I don't have a problem with conservatism, I just want some consistency. It might just be me, but I would expect a party that built a Congressional majority based on the tenets of fiscal responsibility and moral prudence not to squander a surplus by simultaneously increasing federal spending and slashing taxes -- an economic policy arguably dumber than communism -- and flouting ethical standards in a manner that's despicable, if not strictly criminal. Seriously, put Martha Stewart in charge of the House leadership. At least the Capitol will smell nice.

Even if none of the prominent conservatives currently embroiled in scandals -- Frist, Delay, Rove, Libby -- are convicted, they've already paralyzed the Bush administration by losing the trust of the electorate, and rightfully so. A political sect that subjects the country to daily lectures on morality and propriety should know how to keep its nose clean in public. Whatever financial shenanigans Tom DeLay was up to, he was consciously playing fast and loose with the law, no doubt under advisement from legal counsel that no criminal prosecution would result.

The hypocritical dogma spewed by all of the right-of-center ideologues boils down simply to partisan relativism. All the Republicans now ankle-deep in political shit find themselves there because of witch-hunting Democrats. Really! Was President Clinton the victim of the same kind of injustice? Of course not, he had an orgasm in the Oval Office and lied to the country about it.

I'm not one to believe that the people going after these GOPers are noble and pure of heart, either, but the magnitude and visibility of the fuck-ups these men have committed demand that they be punished and humiliated appropriately. They demonstrate a crude disdain for the public trust, the rule of law and the reputation of the United States.

Diamond shit

Speaking of public humiliation, I move on to my new redheaded stepchild, alleged MVP candidate Alex Rodriguez. After not getting a hit of any importance all season (Hey Elias, be a dear and look up how many of A-Rod's 48 homers came when the team was either ahead or behind by seven or more runs. And fetch me some coffee.), the $250 million-dollar man came up with exactly two hits in the Yanks' embarrassing Division Series loss to the Angels, and grounded into a double play with runners on first and second with no outs in the ninth inning as the team stared down elimination.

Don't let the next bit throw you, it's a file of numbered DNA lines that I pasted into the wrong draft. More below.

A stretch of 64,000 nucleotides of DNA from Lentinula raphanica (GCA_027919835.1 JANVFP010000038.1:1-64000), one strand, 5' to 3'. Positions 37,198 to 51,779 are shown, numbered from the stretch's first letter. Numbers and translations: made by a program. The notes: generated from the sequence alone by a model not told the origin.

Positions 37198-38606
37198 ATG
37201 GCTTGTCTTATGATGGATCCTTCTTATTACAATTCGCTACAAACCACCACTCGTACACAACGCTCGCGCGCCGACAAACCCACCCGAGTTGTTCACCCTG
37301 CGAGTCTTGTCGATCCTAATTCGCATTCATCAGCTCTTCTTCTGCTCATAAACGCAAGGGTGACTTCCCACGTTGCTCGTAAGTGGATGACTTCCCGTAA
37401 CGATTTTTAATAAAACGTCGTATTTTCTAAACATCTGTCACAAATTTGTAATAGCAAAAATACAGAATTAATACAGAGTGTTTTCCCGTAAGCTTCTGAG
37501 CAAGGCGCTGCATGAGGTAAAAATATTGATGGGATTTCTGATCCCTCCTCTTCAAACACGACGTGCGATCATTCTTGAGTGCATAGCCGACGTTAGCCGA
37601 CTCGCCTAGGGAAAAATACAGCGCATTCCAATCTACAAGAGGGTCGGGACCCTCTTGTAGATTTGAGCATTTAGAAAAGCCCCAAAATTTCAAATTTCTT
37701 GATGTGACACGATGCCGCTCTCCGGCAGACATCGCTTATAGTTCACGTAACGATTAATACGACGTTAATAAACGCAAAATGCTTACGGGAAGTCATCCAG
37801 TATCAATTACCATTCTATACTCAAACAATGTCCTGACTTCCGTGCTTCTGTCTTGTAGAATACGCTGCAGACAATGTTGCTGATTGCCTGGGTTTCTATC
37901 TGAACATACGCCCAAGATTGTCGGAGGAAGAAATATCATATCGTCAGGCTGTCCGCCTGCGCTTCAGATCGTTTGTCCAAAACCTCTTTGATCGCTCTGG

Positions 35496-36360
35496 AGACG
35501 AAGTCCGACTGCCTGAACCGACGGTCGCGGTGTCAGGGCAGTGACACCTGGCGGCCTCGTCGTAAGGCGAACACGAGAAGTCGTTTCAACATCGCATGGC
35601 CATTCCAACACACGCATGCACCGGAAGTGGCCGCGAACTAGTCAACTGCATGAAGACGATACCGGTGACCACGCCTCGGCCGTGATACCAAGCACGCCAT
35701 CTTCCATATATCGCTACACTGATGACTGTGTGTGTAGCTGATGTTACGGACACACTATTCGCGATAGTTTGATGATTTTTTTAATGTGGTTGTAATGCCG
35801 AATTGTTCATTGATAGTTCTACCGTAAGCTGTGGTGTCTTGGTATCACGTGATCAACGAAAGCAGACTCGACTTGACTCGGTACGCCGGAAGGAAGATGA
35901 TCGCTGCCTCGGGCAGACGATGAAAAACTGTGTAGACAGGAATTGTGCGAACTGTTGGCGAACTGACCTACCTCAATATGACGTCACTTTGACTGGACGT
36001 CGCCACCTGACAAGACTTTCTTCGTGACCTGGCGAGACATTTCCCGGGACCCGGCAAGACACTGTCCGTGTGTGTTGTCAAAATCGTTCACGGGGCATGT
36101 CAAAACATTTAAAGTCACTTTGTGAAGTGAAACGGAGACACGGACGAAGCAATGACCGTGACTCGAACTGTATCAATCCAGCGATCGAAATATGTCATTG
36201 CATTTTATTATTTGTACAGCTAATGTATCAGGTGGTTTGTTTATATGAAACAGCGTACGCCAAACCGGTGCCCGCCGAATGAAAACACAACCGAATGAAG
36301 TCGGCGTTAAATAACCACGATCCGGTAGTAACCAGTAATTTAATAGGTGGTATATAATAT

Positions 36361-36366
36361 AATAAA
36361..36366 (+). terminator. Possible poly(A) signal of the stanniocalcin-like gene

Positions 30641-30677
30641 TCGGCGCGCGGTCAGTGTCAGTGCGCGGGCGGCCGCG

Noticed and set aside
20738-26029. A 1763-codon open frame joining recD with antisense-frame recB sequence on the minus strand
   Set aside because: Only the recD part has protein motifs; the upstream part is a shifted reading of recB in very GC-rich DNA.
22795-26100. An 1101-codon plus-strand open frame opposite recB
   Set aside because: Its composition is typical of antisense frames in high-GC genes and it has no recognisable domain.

Mr. Rod, you're a fucking disgrace. You should return, with interest, your ridiculous, exorbitant salary to the fans who have been consistently underwhelmed by your performance these past two years. You should request a trade back to the stink-ass Rangers so we can have Alfonso Soriano back, a kid who may not always get the big hit but is a hell of a lot more fun to watch.

The argument for Rodriguez for MVP is ridiculous. A-Rod isn't even the most valuable Yankee. He's not even the most valuable guy in the lineup; in fact, he's not even the third-most. I spent this entire spring, summer and fall watching baseball, sometimes following four games at a time, and I saw no one more prone to striking out or popping up in the clutch than Mr. Rod. David Ortiz hit walkoff homers every other day in September. Manny Ramirez drove in a million runs despite his ridiculous hairdo.

But just imagine having to call on Tanyon Sturtze to protect a slim lead in the ninth and you'll understand how crucial Mariano Rivera is to his team.

Rivera hasn't gotten nearly the credit he deserves due to some anti-Yankees bias by the nation's sportswriters, but he should win the MVP and the Cy Young Award this year, after posting a 1.38 ERA (a career low) and saving 43 games, including 31 in a row at one point. Without him, the Yankees might not even have topped .500 this year.

Who else would you give the Cy Young to, anyway? Bartolo Colon had a nice year, but the Angels would have won the AL West even if he hadn't won 20 games. Incidentally, they should really change the name of the award to Pitcher of the Year or something more descriptive; closers, along with starters on weak teams, get overlooked because the inclination is to give the award to the guy with the most wins.

In the National League, I pick Dontrelle Willis for Cy Young, Albert Pujols for MVP, and jeff Francoeur as Rookie of the Year.

Hey, I hear hockey's back.